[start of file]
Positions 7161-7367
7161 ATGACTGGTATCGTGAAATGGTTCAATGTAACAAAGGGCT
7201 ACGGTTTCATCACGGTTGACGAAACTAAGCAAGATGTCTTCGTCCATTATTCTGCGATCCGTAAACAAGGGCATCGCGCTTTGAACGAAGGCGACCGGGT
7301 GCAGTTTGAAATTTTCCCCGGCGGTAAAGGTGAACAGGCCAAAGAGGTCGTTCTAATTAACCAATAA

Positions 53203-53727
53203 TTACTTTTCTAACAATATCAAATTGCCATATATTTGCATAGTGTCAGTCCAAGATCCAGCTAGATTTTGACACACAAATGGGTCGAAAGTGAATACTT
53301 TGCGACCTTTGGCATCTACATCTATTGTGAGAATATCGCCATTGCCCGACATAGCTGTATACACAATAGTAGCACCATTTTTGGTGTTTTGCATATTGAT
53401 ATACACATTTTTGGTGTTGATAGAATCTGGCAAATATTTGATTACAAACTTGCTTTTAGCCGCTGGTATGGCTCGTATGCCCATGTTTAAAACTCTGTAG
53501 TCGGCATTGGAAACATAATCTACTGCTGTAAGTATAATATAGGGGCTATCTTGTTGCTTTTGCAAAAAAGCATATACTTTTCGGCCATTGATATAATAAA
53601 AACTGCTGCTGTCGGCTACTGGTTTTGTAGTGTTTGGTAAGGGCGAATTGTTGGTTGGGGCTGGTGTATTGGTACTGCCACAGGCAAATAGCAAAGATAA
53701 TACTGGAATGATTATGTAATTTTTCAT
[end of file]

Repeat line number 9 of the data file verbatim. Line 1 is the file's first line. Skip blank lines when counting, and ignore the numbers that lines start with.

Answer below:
53501 TCGGCATTGGAAACATAATCTACTGCTGTAAGTATAATATAGGGGCTATCTTGTTGCTTTTGCAAAAAAGCATATACTTTTCGGCCATTGATATAATAAA